"Very proud to be part of the Roland Garros!"

"Very proud to be part of the Roland Garros!"

The Brussels-born Guillaume Woelfle will officiate the Roland Garros as a line judge from May 22 to June 11. A very first for this young 24-year-old journalist and former French resident. Check out the interview below. 

WHAT DOES THIS GRAND SLAM REPRESENT FOR YOU? 

Above being an umpire and line judge, I'm first and foremost a tennis lover - I started playing when I was around 7 or 8 years old. Even back then, for me, the Roland Garros was the biggest and most important tournament. Belgium is similar to France, we both hit the tennis courts a lot. When you're a kid, with your friends, you imagine that you're playing your very own Roland Garros. It's also the most highly-broadcast tournament in Belgium. I'm proud to be able to participate in the tournament from the inside this year and take on these responsibilities. 

Roland Garros Djokovic

HOW LONG HAVE YOU BEEN A TENNIS UMPIRE? HOW DID YOU EMBARK ON THIS CAREER PATH? 

I started refereeing around 13 years old. Back then, I lived in France, in Blois. Refereeing training sessions were organized in my club. All the kids my age were more or less forced to participate. But pretty quickly, I started enjoying it. No matter the role - chair umpire or line judge - and no matter the level I was officiating, I always found it intoxicating to have the responsibility to make these potentially important decisions. That's been my motivation, even through today. 

Roland Garros Arbitre Belge

WHAT KIND OF PLAYERS ARE YOU USED TO MANAGING? 

In 10 years, I went from the lowest categories of local tournaments to professional tennis. I am not a chair umpire for players classified above the 150th worldwide spot, but below that point, I can be a chair umpire. And as a line judge, I've been able to participate in a number of unbelievable events, like a final of the Davis Cup, Wimbledon, and the Rome or Monte-Carlo Masters. For me, doing this is a hobby, a passion, and a pleasure. I wasn't expecting to make a career out of it.

Roland Garros Serena Williams

SO THE ROLAND GARROS WILL BE A BIG FIRST FOR YOU. WHAT STEPS DID YOU HAVE TO TAKE TO MAKE IT TO PARIS?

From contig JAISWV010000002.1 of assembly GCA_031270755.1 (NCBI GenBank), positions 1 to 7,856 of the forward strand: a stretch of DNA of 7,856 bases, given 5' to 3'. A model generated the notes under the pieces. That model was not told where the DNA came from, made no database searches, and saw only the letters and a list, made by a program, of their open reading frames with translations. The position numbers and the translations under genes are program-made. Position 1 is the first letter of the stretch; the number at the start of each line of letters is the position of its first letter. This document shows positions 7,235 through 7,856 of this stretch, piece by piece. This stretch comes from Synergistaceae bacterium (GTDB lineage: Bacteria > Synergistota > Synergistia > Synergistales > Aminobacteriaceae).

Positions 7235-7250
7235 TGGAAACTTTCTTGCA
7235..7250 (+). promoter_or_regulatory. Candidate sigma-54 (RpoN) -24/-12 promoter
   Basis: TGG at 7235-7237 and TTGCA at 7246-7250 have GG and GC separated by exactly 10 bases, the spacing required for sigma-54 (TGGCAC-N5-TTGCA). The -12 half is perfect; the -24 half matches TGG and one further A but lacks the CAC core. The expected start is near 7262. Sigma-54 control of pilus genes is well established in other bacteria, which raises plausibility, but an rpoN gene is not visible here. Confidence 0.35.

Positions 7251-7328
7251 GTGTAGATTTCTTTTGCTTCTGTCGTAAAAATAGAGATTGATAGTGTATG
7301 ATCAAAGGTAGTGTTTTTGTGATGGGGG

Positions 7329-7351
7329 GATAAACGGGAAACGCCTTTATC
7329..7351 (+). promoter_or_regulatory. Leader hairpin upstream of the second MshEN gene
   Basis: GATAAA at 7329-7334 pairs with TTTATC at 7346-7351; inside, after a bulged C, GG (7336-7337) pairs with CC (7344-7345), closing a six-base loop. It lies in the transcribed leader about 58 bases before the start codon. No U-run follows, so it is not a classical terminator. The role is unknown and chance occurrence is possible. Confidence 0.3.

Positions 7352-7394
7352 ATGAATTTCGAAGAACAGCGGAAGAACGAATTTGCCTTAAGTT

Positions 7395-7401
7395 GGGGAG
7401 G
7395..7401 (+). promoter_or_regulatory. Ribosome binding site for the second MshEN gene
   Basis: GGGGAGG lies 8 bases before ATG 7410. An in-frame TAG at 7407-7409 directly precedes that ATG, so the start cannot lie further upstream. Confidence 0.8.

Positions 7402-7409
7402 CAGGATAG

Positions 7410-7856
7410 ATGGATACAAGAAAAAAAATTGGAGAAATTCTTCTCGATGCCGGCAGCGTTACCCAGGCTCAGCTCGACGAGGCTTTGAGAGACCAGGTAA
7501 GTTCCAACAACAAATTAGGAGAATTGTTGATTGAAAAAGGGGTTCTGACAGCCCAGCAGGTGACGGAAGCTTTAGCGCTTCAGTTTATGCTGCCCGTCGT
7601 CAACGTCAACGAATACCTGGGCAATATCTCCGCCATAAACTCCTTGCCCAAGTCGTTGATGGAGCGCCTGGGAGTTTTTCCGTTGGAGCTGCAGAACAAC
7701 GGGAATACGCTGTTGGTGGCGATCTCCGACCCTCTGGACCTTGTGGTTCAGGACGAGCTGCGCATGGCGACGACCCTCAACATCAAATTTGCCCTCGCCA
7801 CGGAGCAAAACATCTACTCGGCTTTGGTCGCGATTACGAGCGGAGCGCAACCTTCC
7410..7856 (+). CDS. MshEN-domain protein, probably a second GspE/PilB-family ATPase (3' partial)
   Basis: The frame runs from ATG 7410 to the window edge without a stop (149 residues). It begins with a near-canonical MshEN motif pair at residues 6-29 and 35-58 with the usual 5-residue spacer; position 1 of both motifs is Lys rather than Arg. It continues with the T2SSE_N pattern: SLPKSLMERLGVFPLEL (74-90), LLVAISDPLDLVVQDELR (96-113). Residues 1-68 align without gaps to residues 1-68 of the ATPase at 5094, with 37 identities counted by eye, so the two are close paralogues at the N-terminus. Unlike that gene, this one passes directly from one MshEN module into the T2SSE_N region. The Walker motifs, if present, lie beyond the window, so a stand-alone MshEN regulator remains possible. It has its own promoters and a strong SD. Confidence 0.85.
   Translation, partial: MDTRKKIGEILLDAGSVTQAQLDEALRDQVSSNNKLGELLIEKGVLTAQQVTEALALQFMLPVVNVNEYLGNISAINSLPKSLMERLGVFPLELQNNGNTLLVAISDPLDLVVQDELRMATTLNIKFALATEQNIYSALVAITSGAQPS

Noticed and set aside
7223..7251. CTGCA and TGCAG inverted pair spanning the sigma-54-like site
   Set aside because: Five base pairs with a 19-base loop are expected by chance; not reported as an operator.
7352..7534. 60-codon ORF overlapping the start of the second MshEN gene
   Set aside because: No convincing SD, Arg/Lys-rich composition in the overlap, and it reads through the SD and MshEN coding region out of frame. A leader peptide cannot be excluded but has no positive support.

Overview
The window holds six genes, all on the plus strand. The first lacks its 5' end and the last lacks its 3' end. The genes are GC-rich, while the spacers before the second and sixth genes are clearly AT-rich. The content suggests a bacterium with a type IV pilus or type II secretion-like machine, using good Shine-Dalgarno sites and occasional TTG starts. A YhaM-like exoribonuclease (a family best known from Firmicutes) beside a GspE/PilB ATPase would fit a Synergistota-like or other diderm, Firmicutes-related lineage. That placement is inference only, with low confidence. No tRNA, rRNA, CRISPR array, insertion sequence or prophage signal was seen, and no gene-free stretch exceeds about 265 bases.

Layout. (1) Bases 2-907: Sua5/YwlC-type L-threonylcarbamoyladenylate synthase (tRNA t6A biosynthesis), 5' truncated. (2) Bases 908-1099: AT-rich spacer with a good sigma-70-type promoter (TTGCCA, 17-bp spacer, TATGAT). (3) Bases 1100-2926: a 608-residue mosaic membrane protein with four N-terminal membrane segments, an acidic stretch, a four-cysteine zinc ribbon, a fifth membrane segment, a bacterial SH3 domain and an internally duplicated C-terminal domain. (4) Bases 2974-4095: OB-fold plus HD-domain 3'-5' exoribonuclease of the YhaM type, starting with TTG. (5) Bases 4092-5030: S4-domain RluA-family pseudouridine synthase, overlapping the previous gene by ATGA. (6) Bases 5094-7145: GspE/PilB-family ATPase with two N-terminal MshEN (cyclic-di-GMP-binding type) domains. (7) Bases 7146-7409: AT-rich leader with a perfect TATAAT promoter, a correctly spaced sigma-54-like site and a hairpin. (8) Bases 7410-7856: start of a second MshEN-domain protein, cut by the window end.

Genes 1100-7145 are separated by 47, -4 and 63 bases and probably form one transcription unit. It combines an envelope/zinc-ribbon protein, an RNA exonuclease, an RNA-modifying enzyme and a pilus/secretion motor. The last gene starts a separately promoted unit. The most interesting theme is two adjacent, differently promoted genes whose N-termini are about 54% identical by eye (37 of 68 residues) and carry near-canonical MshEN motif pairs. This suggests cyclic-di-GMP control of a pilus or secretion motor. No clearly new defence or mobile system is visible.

It's important to work well at the local level as a chair umpire and to do a lot as a line judge at the international level. That is to say, you have to gather enough experience to have a solid enough level of officiating before taking the next step. Once you're ready, you apply, and the selection is based on your experience. Some succeed after just 3 or 4 years of officiating. It took me 11 years. 

Roland Garros Rafael Nadal

WHAT'S BEEN YOUR FAVORITE MEMORY OF THE ROLAND GARROS UNTIL NOW, EITHER AS A REFEREE OR AS A SPECTATOR? 

I would say the most beautiful memories I have of the Roland Garros are those endless five-match sets between two lesser-known players, who are competing in small annexes. They fill up much faster, which creates a simultaneously excited but friendly atmosphere. You can feel the tension of the match much more when it's a small annex and you're close to the court. There are only five matches like that this year, not more. So you have to be a bit lucky, but for me, those are by far the best moments in the tournament. 

WHY, IN YOUR OPINION, DO YOU HAVE TO ATTEND THE ROLAND GARROS AT LEAST ONCE IN YOUR LIFE? 

Because it's a magnificent tournament that impresses all sports fans, including the most discerning connoisseurs! If you're coming to Paris for a few days on vacation, it's worth it to come to the Roland Garros. On the other hand, I'm taking advantage of my time at the Roland Garros to experience the charm of Paris. 

YOU LIVED IN BLOIS AND IN THE LOIR-ET-CHER DEPARTMENT FOR FOUR YEARS. DO YOU MISS FRANCE TODAY? 

Yes, I miss it enormously. I lived in a very beautiful region, the Loire Valley, during the most worry-free years of my youth, when I was between 11 and 15 years old. I only have good memories of my life in Blois, where I've unfortunately only been able to return to twice since I moved out of France. And one of those times, I returned as an international tennis referee. France is my second home, the most beautiful country in the world to me. It has such diversity, whether it be leisure, sports, culture, gastronomy, skiing, or going to the beach. I still have many friends there. 

Loire

HOW MANY MATCHES WILL YOU REFEREE THIS YEAR? 

That's hard to say. All I know is that I work through the middle of the last week of the tournament. As a line judge, I arrive at the tournament site more or less one hour before the start time. It's at that point that I find out my assignments, though we usually get sent to one or two courts that change on a daily basis. Two teams of line judges switch out every 45 minutes, since being a line judge requires a very intense level of effort and concentration. One day can sometimes take 8 or 9 hours with many matches one right after the other! So managing rest time is very important. Of course, during the tournament, I hope to be able to referee on a big court. 

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